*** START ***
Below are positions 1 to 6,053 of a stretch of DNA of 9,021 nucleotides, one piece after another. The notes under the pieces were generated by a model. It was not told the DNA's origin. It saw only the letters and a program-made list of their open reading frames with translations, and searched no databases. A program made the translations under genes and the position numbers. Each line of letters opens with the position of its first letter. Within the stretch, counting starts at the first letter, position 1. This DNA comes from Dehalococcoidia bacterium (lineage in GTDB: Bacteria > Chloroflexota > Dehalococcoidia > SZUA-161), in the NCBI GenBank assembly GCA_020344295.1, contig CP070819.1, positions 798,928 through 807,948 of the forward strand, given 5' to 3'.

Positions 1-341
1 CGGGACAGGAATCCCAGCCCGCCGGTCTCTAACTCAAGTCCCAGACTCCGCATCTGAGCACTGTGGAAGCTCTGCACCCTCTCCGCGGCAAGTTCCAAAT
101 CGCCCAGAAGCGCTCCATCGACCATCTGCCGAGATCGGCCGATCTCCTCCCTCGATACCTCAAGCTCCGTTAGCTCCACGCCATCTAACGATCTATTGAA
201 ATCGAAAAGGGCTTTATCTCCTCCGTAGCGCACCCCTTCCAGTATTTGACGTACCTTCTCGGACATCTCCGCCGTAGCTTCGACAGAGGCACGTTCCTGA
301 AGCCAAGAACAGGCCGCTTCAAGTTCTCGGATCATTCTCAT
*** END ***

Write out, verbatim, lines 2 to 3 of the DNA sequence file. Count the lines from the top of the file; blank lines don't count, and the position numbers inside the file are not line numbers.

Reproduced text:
Positions 1-341
1 CGGGACAGGAATCCCAGCCCGCCGGTCTCTAACTCAAGTCCCAGACTCCGCATCTGAGCACTGTGGAAGCTCTGCACCCTCTCCGCGGCAAGTTCCAAAT